0
dpkg -l | grep -i libreoffice
rc  libreoffice-calc                     1:4.3.3-2+deb8u12                 amd64        office productivity suite -- spreadsheet
ii  libreoffice-common                   1:5.2.7-1+deb9u11                 all          office productivity suite -- arch-independent files
rc  libreoffice-core                     1:4.3.3-2+deb8u12                 amd64        office productivity suite -- arch-dependent files
ii  libreoffice-java-common              1:5.2.7-1+deb9u11                 all          office productivity suite -- arch-independent Java support files
ii  libreoffice-style-galaxy             1:5.2.7-1+deb9u11                 all          office productivity suite -- Galaxy (Default) symbol style
rc  libreoffice-writer                   1:4.3.3-2+deb8u12                 amd64        office productivity suite -- word processor
ii  uno-libs3                            5.2.7-1+deb9u11                   amd64        LibreOffice UNO runtime environment -- public shared libraries
ii  ure                                  5.2.7-1+deb9u11                   amd64        LibreOffice UNO runtime environment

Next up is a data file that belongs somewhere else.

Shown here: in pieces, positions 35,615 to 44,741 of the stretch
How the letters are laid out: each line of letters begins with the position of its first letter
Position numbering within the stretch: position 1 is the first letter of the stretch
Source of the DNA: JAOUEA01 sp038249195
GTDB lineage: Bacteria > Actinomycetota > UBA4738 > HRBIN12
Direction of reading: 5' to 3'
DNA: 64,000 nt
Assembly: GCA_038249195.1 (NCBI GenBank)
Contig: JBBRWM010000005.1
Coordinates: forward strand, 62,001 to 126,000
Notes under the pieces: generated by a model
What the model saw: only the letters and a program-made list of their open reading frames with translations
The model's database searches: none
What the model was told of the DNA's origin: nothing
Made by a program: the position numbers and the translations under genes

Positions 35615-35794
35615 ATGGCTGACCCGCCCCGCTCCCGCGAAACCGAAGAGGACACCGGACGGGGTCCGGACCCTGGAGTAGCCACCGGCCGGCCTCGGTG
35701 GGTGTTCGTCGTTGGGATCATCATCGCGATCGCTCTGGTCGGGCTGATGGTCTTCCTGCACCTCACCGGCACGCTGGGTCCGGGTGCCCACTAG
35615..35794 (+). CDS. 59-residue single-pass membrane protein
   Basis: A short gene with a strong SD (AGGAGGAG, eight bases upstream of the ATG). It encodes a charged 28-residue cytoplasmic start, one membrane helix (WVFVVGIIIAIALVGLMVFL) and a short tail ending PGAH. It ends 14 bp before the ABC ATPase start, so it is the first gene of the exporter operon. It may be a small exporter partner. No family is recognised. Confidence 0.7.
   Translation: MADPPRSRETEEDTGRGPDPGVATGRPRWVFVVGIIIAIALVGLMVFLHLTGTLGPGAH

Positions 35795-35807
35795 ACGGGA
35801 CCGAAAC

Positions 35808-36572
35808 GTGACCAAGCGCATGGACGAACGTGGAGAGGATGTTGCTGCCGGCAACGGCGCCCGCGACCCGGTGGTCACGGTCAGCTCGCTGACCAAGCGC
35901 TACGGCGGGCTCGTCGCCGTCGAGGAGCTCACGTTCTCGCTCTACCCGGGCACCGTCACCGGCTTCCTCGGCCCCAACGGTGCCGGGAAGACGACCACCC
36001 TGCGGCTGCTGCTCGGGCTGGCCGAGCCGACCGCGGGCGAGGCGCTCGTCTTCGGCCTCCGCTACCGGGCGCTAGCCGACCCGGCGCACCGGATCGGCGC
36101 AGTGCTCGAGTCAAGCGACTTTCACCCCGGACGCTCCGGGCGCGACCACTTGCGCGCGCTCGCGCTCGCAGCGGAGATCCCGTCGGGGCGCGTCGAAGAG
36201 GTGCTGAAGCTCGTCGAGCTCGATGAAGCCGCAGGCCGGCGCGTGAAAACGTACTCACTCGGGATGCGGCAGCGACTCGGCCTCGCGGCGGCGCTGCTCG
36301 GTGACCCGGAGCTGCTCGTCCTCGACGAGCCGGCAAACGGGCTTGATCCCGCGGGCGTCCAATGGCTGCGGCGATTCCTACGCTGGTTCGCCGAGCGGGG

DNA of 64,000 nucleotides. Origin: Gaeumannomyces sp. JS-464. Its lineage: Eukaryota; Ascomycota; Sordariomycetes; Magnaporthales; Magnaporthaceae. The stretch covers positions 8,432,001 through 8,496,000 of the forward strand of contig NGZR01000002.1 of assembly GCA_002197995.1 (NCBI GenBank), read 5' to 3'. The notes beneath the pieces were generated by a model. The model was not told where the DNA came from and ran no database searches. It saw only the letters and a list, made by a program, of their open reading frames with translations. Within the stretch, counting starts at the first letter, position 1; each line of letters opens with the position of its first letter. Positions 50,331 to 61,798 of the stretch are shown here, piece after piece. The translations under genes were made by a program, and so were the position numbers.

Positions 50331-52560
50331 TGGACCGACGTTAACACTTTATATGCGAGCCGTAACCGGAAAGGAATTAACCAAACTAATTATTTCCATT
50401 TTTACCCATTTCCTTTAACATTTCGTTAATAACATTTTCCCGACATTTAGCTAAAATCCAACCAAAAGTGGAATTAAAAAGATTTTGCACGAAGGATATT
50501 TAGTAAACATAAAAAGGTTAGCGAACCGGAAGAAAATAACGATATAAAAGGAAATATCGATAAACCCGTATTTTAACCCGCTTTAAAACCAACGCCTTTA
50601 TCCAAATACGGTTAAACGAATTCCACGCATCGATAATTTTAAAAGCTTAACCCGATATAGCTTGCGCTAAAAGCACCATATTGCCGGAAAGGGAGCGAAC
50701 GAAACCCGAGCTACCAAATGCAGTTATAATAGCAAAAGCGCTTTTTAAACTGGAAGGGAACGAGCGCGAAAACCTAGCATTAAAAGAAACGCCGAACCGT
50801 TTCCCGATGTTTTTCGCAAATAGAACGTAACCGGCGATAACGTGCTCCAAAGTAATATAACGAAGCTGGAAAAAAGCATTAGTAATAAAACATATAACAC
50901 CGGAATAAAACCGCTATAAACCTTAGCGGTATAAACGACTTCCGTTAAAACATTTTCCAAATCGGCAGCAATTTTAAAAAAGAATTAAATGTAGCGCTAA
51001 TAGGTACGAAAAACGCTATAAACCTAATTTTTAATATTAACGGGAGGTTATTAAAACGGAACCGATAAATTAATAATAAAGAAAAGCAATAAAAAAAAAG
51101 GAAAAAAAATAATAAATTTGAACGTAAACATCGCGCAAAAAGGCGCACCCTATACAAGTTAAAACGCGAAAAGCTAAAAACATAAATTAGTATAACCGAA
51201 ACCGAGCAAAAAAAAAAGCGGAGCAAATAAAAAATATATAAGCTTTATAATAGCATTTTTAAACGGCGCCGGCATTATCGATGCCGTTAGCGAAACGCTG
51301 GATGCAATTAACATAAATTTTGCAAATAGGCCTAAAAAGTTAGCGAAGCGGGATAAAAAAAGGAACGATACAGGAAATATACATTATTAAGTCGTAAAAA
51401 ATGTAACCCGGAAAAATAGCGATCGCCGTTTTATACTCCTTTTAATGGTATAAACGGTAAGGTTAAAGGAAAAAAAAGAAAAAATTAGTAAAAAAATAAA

libreoffice-calc, libreoffice-core and libreoffice-writer pkg are listed in the results of dpkg -l | grep -i libreoffice as removed. How can I install these packages?

4

Three packages are listed in the results of dpkg -l | grep -i libreoffice with rc flags meaning that these packages have been removed, but their configuration files have not been deleted. To install these removed packages open the terminal and type:

sudo apt purge libreoffice-core libreoffice-calc libreoffice-writer # remove old config files 
sudo apt update
sudo apt install libreoffice-core libreoffice-calc libreoffice-writer
| improve this answer | |
2

@karel gave a good link, which is https://askubuntu.com/questions/223237/unable-to-correct-problems-you-have-held-broken-packages

I'll write out what it says, just in case the page is removed later.

Try reinstalling the package with aptitude instead of apt install

You can try:

sudo aptitude install <packagename>

or:

sudo aptitude -f install <packagename>

aptitude in general will give up less easily. The difference between these commands is that -f will mean that aptitude will attempt to remove/downgrade less packages, even if it means not all changes will go ahead.

Edit: I'll add another solution, just in case this doesn't work.

Try sudo apt update OR try sudo apt autoremove

Hope it helps!

| improve this answer | |
  • Thanks for providing the attribution. – karel Jul 22 at 10:27
  • No problem. People deserve to be appreciated when they contribute something good. – fr0stbyte Jul 22 at 10:27

Your Answer

By clicking “Post Your Answer”, you agree to our terms of service, privacy policy and cookie policy